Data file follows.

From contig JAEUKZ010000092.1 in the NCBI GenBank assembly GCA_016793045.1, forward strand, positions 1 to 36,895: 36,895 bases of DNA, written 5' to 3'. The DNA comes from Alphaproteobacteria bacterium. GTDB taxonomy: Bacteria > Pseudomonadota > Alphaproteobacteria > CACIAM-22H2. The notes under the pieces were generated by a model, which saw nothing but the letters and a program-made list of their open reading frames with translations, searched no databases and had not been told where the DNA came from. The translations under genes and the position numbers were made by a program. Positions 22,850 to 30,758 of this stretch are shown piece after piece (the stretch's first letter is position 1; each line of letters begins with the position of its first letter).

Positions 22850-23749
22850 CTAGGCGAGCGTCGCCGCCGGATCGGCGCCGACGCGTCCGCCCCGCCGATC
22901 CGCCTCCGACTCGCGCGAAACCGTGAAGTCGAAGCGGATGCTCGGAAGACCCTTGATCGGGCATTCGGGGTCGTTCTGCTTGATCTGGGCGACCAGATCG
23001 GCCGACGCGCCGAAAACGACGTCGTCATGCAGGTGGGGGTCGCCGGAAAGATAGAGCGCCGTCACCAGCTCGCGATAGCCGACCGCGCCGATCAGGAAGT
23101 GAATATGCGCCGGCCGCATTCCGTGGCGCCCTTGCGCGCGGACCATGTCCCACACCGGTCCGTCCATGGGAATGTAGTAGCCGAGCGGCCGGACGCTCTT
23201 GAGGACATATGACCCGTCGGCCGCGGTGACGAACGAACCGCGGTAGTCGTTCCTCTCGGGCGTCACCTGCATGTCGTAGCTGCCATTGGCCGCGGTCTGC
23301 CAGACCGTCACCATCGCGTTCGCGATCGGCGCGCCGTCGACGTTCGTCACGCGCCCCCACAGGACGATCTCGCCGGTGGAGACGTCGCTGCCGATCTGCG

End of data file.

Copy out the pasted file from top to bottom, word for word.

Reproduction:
From contig JAEUKZ010000092.1 in the NCBI GenBank assembly GCA_016793045.1, forward strand, positions 1 to 36,895: 36,895 bases of DNA, written 5' to 3'. The DNA comes from Alphaproteobacteria bacterium. GTDB taxonomy: Bacteria > Pseudomonadota > Alphaproteobacteria > CACIAM-22H2. The notes under the pieces were generated by a model, which saw nothing but the letters and a program-made list of their open reading frames with translations, searched no databases and had not been told where the DNA came from. The translations under genes and the position numbers were made by a program. Positions 22,850 to 30,758 of this stretch are shown piece after piece (the stretch's first letter is position 1; each line of letters begins with the position of its first letter).

Positions 22850-23749
22850 CTAGGCGAGCGTCGCCGCCGGATCGGCGCCGACGCGTCCGCCCCGCCGATC
22901 CGCCTCCGACTCGCGCGAAACCGTGAAGTCGAAGCGGATGCTCGGAAGACCCTTGATCGGGCATTCGGGGTCGTTCTGCTTGATCTGGGCGACCAGATCG
23001 GCCGACGCGCCGAAAACGACGTCGTCATGCAGGTGGGGGTCGCCGGAAAGATAGAGCGCCGTCACCAGCTCGCGATAGCCGACCGCGCCGATCAGGAAGT
23101 GAATATGCGCCGGCCGCATTCCGTGGCGCCCTTGCGCGCGGACCATGTCCCACACCGGTCCGTCCATGGGAATGTAGTAGCCGAGCGGCCGGACGCTCTT
23201 GAGGACATATGACCCGTCGGCCGCGGTGACGAACGAACCGCGGTAGTCGTTCCTCTCGGGCGTCACCTGCATGTCGTAGCTGCCATTGGCCGCGGTCTGC
23301 CAGACCGTCACCATCGCGTTCGCGATCGGCGCGCCGTCGACGTTCGTCACGCGCCCCCACAGGACGATCTCGCCGGTGGAGACGTCGCTGCCGATCTGCG